Archive for April, 2010

Violinist, improviser, composer, instrument builder, and installation artist Jon Rose discusses his work creating music by bowing the Great Fences of Australia. These include the famous Dog Proof Fence and Rabbit Proof Fence. Hollis Taylor’s recent book/DVD Post Impressions documents this project, and a new work for the Kronos Quartet, was recently premiered at the Sydney Opera House.

Jon also discusses the development of his Relative Violin philosophy and artistic trajectory, beginning with the inauspicious attempted destruction of his violin at the tender age of 7, just 2 years prior to Fluxus artist Nam June Paik did the same before an audience in New York. Discussion also leads to ornithology, and Hollis Taylor’s work observing and decoding the music of various songbirds native to Australia, including the Pied Butcher Bird, the Crimson Rosella, and the Lyrebird. James Ilgenfritz and Jon Rose also play a handful of duos for bass and violin, with colorfully abstract directionality and, at times, striking comparisons to the actions of the birds discussed.

Born in 1951 in Rochester, UK, Jon Rose started playing the violin at seven years old, after winning a music scholarship to King’s School Rochester. He studied violin with Anthony Saltmarsh (exponent of the Knud Vestergaard ‘Bach’ bow). He gave up formal music education at the age of 15 and from then on was primarily self-taught. Throughout the 1970’s, first in England and then in Australia, he played, composed and studied in a large variety of music genres – from sitar playing to country & western; from big band serial composition to sound installations. The collaborative LP Tango (Hot Records) in 1983 with Martin Wesley-Smith was a world first in violin and  sampling improvisation using the renowned Fairlight sampler. In 1986, he moved to Berlin in order to more fully realise his on-going project (of some 25 years): The Relative Violin. This is the development of a total artform based around the one instrument. Necessary to this concept has been innovation in the fields of new instrument design, environmental performance and new instrumental techniques. In 2000 Rose formed the duo Temperament with pianist Veryan Weston, specialising in improvisation with different tunings (Just, 19 tone, etc) for the keyboards and various scordatura for the violins. In 2005 he finished a major commission, Pannikin, for The Melbourne Festival, and was awarded a two year fellowship from The Australia Council to research and develop The Ball Project. In 2009 The Kronos String Quartet and The Sydney Opera House commissioned Music from 4 Fences.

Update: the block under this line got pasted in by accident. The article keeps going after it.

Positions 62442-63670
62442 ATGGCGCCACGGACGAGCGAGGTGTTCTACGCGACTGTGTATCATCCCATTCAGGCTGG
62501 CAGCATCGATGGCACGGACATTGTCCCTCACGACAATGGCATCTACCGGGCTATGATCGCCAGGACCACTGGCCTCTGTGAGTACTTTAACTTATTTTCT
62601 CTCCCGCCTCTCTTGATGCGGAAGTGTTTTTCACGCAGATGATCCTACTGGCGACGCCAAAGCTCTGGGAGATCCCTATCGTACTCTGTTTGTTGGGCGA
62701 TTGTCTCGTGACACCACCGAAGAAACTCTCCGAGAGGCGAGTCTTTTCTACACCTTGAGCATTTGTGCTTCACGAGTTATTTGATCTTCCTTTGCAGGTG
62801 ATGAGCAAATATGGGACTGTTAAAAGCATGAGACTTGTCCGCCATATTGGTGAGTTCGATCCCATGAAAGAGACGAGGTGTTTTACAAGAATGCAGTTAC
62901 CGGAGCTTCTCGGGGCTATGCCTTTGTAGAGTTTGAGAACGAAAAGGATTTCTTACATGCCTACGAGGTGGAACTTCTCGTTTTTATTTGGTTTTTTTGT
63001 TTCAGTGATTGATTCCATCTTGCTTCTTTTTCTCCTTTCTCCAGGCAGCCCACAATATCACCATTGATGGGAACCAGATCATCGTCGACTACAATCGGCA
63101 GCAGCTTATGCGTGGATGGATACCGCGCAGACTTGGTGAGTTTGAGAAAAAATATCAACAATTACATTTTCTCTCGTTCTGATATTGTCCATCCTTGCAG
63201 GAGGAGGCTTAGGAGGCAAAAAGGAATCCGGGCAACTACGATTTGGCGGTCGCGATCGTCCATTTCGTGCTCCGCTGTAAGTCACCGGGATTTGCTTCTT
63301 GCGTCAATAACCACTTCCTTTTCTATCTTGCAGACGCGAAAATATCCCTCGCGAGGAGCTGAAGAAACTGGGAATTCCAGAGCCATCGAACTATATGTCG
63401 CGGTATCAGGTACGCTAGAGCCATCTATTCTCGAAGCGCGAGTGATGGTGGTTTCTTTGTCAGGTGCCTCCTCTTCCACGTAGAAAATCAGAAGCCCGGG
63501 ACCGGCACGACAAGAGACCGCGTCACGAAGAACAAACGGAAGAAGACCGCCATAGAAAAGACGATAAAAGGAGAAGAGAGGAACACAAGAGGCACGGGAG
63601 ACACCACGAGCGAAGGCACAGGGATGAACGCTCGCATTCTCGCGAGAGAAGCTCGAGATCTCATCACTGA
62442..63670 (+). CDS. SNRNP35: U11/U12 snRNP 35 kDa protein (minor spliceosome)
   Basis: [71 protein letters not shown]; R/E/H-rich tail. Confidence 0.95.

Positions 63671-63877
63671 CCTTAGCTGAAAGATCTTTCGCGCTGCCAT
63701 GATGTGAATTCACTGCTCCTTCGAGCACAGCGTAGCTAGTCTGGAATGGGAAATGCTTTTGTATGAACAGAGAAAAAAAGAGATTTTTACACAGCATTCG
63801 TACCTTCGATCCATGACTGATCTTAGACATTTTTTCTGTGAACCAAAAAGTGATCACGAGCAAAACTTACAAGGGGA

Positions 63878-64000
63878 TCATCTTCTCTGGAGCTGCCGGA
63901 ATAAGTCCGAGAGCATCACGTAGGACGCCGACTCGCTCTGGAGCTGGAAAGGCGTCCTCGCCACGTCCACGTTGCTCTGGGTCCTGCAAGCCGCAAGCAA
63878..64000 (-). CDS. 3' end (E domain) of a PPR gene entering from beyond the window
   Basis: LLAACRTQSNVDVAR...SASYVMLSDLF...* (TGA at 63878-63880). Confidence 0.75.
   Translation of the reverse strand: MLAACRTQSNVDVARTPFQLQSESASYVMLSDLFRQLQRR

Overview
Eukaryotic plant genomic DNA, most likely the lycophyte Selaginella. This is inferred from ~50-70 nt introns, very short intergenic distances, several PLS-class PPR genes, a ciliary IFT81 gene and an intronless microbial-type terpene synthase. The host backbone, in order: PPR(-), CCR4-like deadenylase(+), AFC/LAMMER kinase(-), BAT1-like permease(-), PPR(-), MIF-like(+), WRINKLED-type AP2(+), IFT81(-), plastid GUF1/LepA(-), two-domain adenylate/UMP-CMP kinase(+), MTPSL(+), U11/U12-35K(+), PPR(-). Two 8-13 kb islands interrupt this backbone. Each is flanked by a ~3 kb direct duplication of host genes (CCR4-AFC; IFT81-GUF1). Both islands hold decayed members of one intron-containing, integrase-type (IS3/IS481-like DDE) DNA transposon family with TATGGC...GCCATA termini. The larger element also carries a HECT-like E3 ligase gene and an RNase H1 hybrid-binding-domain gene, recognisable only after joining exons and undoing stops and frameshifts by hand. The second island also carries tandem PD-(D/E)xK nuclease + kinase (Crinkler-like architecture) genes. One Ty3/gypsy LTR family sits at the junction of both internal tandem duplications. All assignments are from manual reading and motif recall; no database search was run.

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Ten Thousand Hours 4: Jon Rose

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